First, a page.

Results

The values of mean arterial pressure are shown in Table 1, according to the groups studied and measurement occasions. The values of mean arterial pressure were not statistically different among groups and measurement occasions (p>0.05). The values of blood glucose levels are shown in Table 2, according to the groups studied and measurement occasions. Intraperitoneal injection of glucose was equally effective in causing a transient hyperglycemia in all groups studied. The percentages of initial (early) apoptosis, dead tubular cells and intact tubular cells are shown in Table 3. The groups anesthetized with either isoflurane or propofol and treated with cyclosporine A exhibited a marked and statistically (p<0.001) reduction of early apoptosis, when compared to non-treated groups. Non-treated propofol anesthetized animals presented with a higher percentage of dead tubular cells (p<0.001) and percentage of intact tubular cells was lower in both non-treated propofol and isoflurane groups (p<0.001).

Table 1 Mean arterial pressure (mmHg) at selected measurement occasions according to the groups studied. Values are shown as mean + standard deviation. 

Groups Baseline After hyperglycemia induction Immediately after renal ischemia induction
Isoflurane (n = 6) 94.5 + 16.1 92.0 + 17.9 95.8 + 20.1
Isoflurane/cyclosporine A (n = 6) 106.1 + 5.9 97.7 + 15.6 107.0 + 10.9
Isoflurane sham (n = 6) 90.5 + 27.2 95.7 + 15.8 93.5 + 23.5
Propofol (n = 6) 99.2 + 3.3 92.0 + 16.9 94.7 + 19.2
Propofol/cyclosporine A (n = 6) 101.7 + 20.8 106.0 + 14.7 110.7 + 12.9
Propofol sham (n = 6) 105.5 + 17.2 110.2 + 20.0 87.5 + 29.4

p>0.05 for all comparisons (groups and measurement occasions).

Table 2 Blood glucose levels (mg.dL-1) at selected measurement occasions according to the groups studied. Values are shown as mean + standard deviation. 

Groups Baseline 5 minutes after reperfusion 24 hours after reperfusion
Isoflurane (n = 6) 152.7 + 38.2 271.0 + 45.4* 152.0 + 35.2
Isoflurane/cyclosporine A (n = 6) 158.8 + 33.8 281.8 + 75.7* 98.4 + 41.2
Isoflurane sham (n = 6) 212.4 + 48.3 302.5 + 79.9* 181.2 + 12.7
Propofol (n = 6) 127.6 + 30.9 259.8 + 26.2* 130.2 + 24.1
Propofol/cyclosporine A (n = 6) 155.6 + 32.7 246.9 + 67.5* 118.7 + 34.1
Propofol sham (n = 6) 180.7 + 49.0 301.8 + 42.9* 175.7 + 16.8

*p<0.001 vs. Baseline and 24 hours after reperfusion.

Table 3 Percentages (+ standard deviation) of tubular cells in specimens according to flow cytometric classes in the studied groups. 

Groups Early apoptosis (%) Dead tubular cells (%) Intact tubular cells (%)
Isoflurane (n = 6) 86.3 + 9.0* 1.8 + 1.6 10.0 + 9.3¥
Isoflurane/cyclosporine A (n = 6) 21.2 + 17.5 4.2 + 2.3 72.8 + 17.8
Isoflurane sham (n = 6) 9.9 + 6.6 1.7 + 2.4 88.4 + 6.0
Propofol (n = 6) 79.3 + 11.4§ 14.5 + 12.2¶ 4.8 + 6.2║
Propofol/cyclosporine A (n = 6) 15.1 + 11.2 4.0 + 3.2 73.2 + 17.7
Propofol sham (n = 6) 10.3 + 5.3 1.4 + 0.7 88.4 + 4.7

*p<0.001 vs. Isoflurane/cyclosporine A, Isoflurane sham, Propofol/cyclosporine A and Propofol sham groups (within early apoptosis).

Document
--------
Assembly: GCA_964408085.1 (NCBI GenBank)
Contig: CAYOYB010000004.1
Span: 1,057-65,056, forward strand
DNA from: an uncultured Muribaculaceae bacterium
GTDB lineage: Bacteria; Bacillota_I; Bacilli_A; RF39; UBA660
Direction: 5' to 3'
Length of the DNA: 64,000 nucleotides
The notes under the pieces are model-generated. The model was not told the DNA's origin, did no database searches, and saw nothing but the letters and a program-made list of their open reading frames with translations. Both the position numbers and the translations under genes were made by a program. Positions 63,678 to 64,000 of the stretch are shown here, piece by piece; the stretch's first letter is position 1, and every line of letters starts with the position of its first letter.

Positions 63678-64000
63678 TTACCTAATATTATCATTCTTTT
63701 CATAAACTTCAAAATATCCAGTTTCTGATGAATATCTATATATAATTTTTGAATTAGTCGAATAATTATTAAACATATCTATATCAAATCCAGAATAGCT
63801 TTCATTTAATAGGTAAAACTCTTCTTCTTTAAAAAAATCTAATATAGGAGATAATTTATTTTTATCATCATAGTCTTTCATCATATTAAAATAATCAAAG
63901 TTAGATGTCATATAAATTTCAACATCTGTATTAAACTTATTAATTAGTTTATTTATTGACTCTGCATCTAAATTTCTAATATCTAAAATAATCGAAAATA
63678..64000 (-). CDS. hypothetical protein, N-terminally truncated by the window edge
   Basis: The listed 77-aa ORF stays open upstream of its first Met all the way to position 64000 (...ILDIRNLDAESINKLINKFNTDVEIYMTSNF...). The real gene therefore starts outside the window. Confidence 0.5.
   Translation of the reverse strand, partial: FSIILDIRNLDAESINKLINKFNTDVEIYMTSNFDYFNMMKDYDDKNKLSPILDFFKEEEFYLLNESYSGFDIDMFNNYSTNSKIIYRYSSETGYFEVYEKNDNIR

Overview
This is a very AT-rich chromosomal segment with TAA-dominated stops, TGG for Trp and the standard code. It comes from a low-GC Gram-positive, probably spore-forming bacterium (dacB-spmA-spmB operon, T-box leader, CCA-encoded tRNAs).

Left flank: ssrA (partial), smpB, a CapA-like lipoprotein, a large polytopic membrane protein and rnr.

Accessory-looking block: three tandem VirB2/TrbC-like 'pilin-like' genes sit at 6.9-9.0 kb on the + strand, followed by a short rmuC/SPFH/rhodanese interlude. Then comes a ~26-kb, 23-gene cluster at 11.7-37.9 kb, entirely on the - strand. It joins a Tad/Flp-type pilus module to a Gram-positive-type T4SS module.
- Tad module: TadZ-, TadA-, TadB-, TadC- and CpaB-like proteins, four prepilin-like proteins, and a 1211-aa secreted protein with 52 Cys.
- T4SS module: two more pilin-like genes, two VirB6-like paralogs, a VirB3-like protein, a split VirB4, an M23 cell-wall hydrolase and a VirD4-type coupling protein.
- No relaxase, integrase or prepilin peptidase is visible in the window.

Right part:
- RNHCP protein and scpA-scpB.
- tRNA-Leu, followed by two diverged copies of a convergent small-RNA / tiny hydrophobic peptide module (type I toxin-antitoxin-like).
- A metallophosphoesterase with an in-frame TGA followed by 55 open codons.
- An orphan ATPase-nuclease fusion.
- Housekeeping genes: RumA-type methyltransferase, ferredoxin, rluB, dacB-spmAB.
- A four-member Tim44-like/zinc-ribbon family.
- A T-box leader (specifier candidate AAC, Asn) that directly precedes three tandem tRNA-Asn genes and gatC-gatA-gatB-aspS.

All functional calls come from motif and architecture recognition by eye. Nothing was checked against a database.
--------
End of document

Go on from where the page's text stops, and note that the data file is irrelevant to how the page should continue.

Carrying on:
§ p<0.001 vs. Isoflurane/cyclosporine A, Isoflurane sham, Propofol/cyclosporine A and Propofol sham groups (within early apoptosis).

p<0.001 vs. Isoflurane, Isoflurane/cyclosporine A, Isoflurane sham, Propofol/cyclosporine A and Propofol sham groups (within dead tubular cells).

¥ p<0.001 vs. Isoflurane/cyclosporine A, Isoflurane sham, Propofol/cyclosporine A and Propofol sham groups (within intact tubular cells).

p<0.001 vs. Isoflurane/cyclosporine A, Isoflurane sham, Propofol/cyclosporine A and Propofol sham groups (within intact tubular cells).

Discussion

The most important data in our study were obtained after analyzing cell viability by flow cytometry. There was a lower percentage of apoptotic cells and higher percentage of intact cells in kidneys of cyclosporine A-treated animals.

Male rats were chosen in this study because they are more susceptible to ischemia/reperfusion renal injury16. The 25-minute ischemia duration was also used by some authors to cause mild or moderate renal injury16 and is considered the best ischemia duration that outlines the impact of hyperglycemia17. There were no differences in mean arterial pressure values among groups. These results indicate that there was hemodynamic stability during the experimental phases and that the values were suitable for the animals anesthetized with either propofol or isoflurane.

Cyclosporine A is a potent immunosuppressive agent that has been used to prevent graft rejection in liver, heart and kidney transplantation for more than 30 years18. Nonetheless, its efficacy as an immunosuppressive agent was damped by several associated side effects, including renal toxicity19. These problems were attributed to the high doses initially used and were substantially improved after lowering the dose for solid organ transplantation.

Cyclosporine A is considered to inhibit mitochondrial permeability transition pore opening by preventing the binding of cyclophilin D to the adenine nucleotide translocase. The mitochondrial permeability transition pore opening, triggered by mitochondrial calcium overload and overproduction of reactive oxygen species, plays a central role in severe and even lethal reperfusion injury20.